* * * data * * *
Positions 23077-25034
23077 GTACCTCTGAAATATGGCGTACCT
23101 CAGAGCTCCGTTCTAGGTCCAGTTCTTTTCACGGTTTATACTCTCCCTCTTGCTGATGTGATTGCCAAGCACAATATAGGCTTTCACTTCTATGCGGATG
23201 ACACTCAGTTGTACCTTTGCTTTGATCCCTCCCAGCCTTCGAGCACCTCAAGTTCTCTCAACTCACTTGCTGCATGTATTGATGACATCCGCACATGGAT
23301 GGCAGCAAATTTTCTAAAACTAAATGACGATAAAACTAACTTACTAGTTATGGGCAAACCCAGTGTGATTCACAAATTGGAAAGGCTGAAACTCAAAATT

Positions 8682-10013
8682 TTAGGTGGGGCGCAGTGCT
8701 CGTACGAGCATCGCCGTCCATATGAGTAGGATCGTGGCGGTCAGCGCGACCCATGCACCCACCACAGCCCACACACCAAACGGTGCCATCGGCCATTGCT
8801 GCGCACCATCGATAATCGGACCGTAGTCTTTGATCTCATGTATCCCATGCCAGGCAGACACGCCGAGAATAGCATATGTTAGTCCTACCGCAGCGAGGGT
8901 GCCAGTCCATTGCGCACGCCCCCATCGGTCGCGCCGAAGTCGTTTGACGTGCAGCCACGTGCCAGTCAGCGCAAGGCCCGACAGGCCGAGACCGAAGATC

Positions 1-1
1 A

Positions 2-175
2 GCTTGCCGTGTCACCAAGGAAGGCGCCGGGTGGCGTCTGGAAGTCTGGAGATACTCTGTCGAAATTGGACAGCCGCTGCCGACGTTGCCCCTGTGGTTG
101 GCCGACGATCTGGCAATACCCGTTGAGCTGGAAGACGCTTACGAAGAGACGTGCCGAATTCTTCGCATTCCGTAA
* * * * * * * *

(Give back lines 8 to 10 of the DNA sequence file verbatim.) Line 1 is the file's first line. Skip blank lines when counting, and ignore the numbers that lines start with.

8701 CGTACGAGCATCGCCGTCCATATGAGTAGGATCGTGGCGGTCAGCGCGACCCATGCACCCACCACAGCCCACACACCAAACGGTGCCATCGGCCATTGCT
8801 GCGCACCATCGATAATCGGACCGTAGTCTTTGATCTCATGTATCCCATGCCAGGCAGACACGCCGAGAATAGCATATGTTAGTCCTACCGCAGCGAGGGT
8901 GCCAGTCCATTGCGCACGCCCCCATCGGTCGCGCCGAAGTCGTTTGACGTGCAGCCACGTGCCAGTCAGCGCAAGGCCCGACAGGCCGAGACCGAAGATC